Chalcedonian Christianity

Chalcedonian Christianity Chalcedonian Christianity refers to the Christian denominations adhering to the christological definitions and ecclesiological resolutions of the Council of Chalcedon, the Fourth Ecumenical Council held in 451. Chalcedonian Christians follow the Definition of Chalcedon, a religious doctrine concerning the divine and human natures of Jesus Christ. The great...

Hypostatic Union

Hypostatic Union Hypostatic union (hypóstasis, “sediment, foundation, substance, subsistence”) is a technical term in Christian theology employed in mainstream Christology to describe the union of Christ’s humanity and divinity in one hypostasis, or individual existence. The most basic explanation for the hypostatic union is Jesus Christ being both God and...

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Tripartite in Theology

Tripartite in Theology In Christian theology, the tripartite view (trichotomy) holds that humankind is a composite of three distinct components: body, spirit, and soul. It is in contrast to the bipartite view (dichotomy), where soul and spirit are taken as different terms for the same entity (the spiritual soul). See also:...

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Christian Anthropology

Christian Anthropology In the context of Christian theology, Christian anthropology is the study of the human (“anthropology“) as it relates to God. It differs from the social science of anthropology, which primarily deals with the comparative study of the physical and social characteristics of humanity across times and places. One aspect studies...

Ecclesiology

Ecclesiology In Christian theology, ecclesiology is the study of the Christian Church, the origins of Christianity, its relationship to Jesus, its role in salvation, its polity, its discipline, its destiny, and its leadership. In its early history, one of the Church’s earliest ecclesiological issues had to do with the status of...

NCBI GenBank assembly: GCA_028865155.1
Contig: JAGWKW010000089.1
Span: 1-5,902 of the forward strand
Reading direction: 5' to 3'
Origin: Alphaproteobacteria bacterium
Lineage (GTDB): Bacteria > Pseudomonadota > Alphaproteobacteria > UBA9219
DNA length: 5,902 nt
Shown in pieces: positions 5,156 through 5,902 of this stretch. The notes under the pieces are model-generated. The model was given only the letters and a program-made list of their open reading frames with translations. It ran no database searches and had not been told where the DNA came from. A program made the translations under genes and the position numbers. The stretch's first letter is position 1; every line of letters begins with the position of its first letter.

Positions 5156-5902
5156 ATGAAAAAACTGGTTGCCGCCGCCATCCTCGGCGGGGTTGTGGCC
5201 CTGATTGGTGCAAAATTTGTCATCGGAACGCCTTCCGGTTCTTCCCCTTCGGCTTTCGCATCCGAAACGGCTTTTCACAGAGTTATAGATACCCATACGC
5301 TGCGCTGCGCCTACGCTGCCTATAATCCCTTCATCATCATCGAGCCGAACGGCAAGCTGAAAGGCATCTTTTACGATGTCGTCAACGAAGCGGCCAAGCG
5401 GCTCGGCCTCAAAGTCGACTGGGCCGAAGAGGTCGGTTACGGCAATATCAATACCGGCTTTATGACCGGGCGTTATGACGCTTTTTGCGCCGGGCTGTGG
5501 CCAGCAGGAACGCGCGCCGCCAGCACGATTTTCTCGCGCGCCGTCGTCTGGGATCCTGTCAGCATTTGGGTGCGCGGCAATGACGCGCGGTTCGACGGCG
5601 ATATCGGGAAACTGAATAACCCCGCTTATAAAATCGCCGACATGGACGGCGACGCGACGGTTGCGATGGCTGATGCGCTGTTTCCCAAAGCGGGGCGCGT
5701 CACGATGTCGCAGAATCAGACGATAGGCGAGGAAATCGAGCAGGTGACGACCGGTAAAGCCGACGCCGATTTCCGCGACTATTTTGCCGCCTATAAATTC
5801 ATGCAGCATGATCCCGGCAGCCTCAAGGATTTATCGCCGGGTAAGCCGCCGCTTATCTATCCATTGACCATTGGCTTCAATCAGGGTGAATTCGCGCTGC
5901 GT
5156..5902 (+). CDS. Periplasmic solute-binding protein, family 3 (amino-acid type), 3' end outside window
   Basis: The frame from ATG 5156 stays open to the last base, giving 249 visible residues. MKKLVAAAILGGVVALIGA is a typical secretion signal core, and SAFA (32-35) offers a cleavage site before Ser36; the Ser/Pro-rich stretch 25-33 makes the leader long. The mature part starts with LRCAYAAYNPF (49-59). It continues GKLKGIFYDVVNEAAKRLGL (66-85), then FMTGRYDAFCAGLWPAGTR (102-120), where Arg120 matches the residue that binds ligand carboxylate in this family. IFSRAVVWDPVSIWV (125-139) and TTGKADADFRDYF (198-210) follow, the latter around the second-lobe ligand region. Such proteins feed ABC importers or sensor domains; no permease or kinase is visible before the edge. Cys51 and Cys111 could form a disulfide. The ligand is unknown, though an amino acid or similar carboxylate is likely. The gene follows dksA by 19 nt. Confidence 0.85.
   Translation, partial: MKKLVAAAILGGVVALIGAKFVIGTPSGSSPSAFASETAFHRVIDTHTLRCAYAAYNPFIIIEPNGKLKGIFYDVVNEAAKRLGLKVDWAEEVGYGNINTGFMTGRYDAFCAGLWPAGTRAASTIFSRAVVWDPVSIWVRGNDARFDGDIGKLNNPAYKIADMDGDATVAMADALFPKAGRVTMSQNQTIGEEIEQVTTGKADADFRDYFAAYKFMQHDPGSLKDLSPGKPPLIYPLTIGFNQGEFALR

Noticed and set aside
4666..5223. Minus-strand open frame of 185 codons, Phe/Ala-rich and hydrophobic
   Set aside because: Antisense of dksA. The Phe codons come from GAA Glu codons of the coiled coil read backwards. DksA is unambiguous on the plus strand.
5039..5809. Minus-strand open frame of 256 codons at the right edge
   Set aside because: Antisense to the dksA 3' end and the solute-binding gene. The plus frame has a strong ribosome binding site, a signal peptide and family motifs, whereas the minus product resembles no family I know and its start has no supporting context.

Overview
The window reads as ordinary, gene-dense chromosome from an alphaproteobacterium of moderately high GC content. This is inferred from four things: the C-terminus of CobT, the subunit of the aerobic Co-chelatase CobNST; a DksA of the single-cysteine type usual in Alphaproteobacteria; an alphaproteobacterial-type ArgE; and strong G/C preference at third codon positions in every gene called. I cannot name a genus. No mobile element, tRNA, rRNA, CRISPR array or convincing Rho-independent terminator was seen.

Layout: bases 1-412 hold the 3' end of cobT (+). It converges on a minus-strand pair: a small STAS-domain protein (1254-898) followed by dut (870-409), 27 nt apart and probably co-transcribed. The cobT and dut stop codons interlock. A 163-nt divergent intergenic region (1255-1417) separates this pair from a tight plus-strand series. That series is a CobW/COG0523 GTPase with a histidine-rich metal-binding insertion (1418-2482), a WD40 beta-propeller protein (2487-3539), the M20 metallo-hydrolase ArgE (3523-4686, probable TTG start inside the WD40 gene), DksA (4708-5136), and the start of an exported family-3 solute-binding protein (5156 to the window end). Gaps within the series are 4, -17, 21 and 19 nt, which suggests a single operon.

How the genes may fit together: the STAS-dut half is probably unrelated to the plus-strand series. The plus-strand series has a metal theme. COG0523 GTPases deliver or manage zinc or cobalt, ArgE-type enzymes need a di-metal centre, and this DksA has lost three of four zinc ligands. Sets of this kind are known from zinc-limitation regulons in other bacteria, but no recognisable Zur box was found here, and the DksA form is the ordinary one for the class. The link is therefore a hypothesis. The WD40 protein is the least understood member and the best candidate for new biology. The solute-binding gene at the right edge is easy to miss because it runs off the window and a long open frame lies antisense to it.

Protestant Ecclesiology

Protestant Ecclesiology The term Protestant ecclesiology refers to the spectrum of teachings held by the Protestant Reformers concerning the nature and mystery of the invisible church that is known in Protestantism as the Christian Church. See also: Ecclesiology Theology of grace Main article: Lutheranism Martin Luther argued that because the Catholic church...

Methodism

Methodism Methodism, also called the Methodist movement, is a group of historically related denominations of Protestant Christianity which derive their doctrine of practice and belief from the life and teachings of John Wesley. George Whitefield and John’s brother Charles Wesley were also significant early leaders in the movement. It originated as...

Wesleyan Theology

Wesleyan Theology Wesleyan theology, otherwise known as Wesleyan–Arminian theology, or Methodist theology, is a theological tradition in Protestant Christianity that emphasizes the “methods” of the eighteenth-century evangelical reformers John Wesley and his brother Charles Wesley. More broadly, it refers to the theological system inferred from the various sermons, theological treatises, letters, journals,...

Evangelical Theology

Evangelical Theology Evangelical theology is the teaching and doctrine that relates to spiritual matters in evangelical Christianity. The main points are the place of the Bible, the Trinity, worship, Salvation, sanctification, charity, evangelism and the end of time. Theological movements The World Evangelical Alliance founded by the evangelical organizations of 21 countries, at the...

Evangelicalism

Evangelicalism Evangelicalism, evangelical Christianity, or evangelical Protestantism, is a worldwide, trans-denominational movement within Protestant Christianity which maintains the belief that the essence of the Gospel consists of the doctrine of salvation by grace alone, solely through faith in Jesus’s atonement.[1][2][3] Evangelicals believe in the centrality of the conversion or “born again” experience in receiving salvation, in the authority of the Bible as...